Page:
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article imageReview: ‘The Man who Brought the Blues to Britain’ Special

By Alexander Baron     Dec 8, 2013 in Entertainment
Big Bill Broonzy is one of the legendary names of the Blues. This one hour documentary paints an accurate portrait of his life.
The same cannot be said of his highly imaginative 1955 autobiography which was written with the assistance of two Dutch fans: Yannick and Margo Bruynoghe.
Still, a good imagination has never been anything but an asset to a songwriter, especially a bluesman.
According to the man himself, he was born in 1893; other - less unreliable - sources give his date of birth as ten years later. His birth name was Lee Conley Bradley.
Attracted by coverage in the Chicago Defender newspaper, Broonzy left his home in Arkansas and headed for the Windy City in 1920 (according to him). He would never look back. Unlike most bluesmen, Broonzy had not only an enormous but also an extremely eclectic repertoire. He was also a notorious womaniser, though it was probably a combination of alcohol and cigarettes that killed him; he died from cancer of the throat in August 1958, but in his relatively short life he travelled widely and brought the blues to later generations of especially white rock musicians.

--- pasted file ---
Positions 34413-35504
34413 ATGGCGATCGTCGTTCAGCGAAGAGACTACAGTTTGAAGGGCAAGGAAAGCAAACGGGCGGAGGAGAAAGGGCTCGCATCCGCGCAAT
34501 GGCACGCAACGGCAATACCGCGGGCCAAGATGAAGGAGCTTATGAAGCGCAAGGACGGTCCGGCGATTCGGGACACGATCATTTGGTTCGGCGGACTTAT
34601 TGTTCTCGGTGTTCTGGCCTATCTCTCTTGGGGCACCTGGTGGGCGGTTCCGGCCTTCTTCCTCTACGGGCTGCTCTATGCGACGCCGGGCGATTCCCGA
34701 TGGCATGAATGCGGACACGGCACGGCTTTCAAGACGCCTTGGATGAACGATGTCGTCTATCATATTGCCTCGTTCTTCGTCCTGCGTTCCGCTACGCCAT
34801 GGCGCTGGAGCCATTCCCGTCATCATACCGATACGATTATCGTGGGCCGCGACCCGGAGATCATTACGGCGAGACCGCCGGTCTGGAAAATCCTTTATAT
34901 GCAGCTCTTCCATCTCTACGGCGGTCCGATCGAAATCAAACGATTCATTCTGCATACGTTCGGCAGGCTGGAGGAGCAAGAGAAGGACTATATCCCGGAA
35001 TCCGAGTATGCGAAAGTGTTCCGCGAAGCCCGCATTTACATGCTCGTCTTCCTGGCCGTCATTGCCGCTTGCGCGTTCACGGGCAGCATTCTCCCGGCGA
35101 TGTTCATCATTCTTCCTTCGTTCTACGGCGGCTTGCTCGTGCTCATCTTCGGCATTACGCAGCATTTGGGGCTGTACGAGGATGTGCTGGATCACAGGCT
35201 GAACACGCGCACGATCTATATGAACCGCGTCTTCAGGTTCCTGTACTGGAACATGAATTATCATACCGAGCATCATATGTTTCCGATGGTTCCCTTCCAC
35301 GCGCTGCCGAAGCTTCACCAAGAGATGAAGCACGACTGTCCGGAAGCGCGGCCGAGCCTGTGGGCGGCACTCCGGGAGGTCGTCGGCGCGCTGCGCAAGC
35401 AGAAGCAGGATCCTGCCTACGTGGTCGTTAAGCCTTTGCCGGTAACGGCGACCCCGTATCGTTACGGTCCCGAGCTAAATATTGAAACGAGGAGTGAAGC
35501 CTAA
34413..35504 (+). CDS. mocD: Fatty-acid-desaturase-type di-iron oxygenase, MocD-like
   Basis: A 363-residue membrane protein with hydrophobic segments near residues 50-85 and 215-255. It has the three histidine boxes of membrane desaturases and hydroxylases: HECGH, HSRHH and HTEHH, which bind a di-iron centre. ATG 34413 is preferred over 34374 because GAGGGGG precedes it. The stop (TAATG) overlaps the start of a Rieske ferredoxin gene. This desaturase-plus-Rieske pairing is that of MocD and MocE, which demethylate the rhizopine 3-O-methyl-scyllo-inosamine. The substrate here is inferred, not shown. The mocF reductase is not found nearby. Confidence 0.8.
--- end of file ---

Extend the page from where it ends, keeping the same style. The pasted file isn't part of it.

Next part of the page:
Keith Richards appears in this documentary the same as he does in the two related episodes of Blues America. It is currently on BBC iplayer, but won't be for much longer.
There are also contributions from many others, including Pete Seeger - now well over ninety - and two of Broonzy's grandnieces.
More about big bill broonzy, the blues, Keith Richards
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